There are many different types of white cloud particles (such as the gold or normal species), but do not get the longfin species because their extended fins will slow their speed and increase their chances of being caught. Try them because they add fun activities to the aquarium.

  1. Japanese Rice Fish

Japanese Rice Fish, also known as Medaka, is a delightful species that can survive in fresh water tanks! These 1.6-inch-long white fish with prominent yellow body love dense planted tanks, it’s best to keep them in groups of 10 or more. They thrive in temperatures from 64 to 72 ° F and are an ideal community fish.

  1. Platy (Xiphophorus Maculatus)
  • Level of care: easy
  • Climate: peaceful (should be in a ratio of two females to a male)
  • Size: 2.5 inches (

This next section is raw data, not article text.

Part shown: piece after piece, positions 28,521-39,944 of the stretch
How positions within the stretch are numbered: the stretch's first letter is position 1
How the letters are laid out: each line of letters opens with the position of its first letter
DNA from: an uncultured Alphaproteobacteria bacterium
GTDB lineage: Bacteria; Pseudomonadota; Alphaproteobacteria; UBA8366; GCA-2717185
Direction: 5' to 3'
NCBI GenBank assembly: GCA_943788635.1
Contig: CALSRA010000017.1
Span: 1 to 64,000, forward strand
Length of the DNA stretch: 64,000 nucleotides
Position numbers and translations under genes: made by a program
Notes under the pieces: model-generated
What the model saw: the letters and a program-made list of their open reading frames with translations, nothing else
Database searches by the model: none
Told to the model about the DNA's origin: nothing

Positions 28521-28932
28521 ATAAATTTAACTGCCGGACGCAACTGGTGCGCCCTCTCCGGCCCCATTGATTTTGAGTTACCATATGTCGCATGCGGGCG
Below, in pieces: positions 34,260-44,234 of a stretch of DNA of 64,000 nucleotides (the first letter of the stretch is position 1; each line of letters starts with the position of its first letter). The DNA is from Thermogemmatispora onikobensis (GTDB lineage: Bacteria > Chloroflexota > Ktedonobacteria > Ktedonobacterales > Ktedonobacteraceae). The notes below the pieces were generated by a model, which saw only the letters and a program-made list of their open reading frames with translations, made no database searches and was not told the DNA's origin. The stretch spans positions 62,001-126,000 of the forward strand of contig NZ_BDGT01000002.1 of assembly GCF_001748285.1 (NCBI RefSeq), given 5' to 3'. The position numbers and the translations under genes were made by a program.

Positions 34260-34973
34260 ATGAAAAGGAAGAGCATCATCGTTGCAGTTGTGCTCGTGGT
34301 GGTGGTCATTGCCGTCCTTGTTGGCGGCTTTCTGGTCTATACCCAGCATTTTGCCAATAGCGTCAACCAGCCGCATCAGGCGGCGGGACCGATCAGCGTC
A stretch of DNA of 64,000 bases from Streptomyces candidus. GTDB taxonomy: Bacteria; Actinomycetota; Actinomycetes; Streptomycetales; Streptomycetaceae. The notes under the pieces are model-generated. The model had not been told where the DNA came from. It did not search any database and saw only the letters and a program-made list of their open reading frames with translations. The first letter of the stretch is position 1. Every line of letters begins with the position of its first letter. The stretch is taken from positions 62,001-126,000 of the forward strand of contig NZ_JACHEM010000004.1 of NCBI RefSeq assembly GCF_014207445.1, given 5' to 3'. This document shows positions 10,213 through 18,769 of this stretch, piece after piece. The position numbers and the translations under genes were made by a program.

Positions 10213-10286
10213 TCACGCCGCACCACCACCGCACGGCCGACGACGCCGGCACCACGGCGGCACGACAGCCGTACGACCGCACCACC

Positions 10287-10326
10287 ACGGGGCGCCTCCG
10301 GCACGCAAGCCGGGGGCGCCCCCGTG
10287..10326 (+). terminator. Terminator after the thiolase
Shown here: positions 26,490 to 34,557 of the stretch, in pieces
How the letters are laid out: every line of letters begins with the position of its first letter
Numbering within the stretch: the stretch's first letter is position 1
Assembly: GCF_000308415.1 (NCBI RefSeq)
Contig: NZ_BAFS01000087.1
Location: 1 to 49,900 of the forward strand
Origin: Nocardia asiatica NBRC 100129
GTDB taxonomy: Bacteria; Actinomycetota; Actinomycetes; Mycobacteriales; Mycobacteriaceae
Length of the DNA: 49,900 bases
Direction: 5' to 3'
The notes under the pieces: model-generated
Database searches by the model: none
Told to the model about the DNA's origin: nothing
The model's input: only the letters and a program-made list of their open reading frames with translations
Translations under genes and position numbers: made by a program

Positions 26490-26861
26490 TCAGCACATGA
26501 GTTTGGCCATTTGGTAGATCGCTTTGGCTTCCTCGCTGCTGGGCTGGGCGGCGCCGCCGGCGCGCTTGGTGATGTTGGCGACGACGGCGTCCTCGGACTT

• omnivore
  • Minimum tank size: 38 liters

Platies are often considered tropical fishes but they can thrive in the low 70 temperature along with a goldfish. They have small bodies with a wide variety of patterns and colors. And are livebearers, which means they give birth to live fry instead of laying eggs which will breed easily in water. However, older platy fish and also gold fish tend to eat their fry unless they are transferred to a different tank.

Provide some hiding places with artificial plants and other decorations to give them a refuge from the goldfish when they need.

Platies are voracious eaters and fast swimmers, so be sure the platies don’t outcompete them for food.

  1. Corydoras Catfish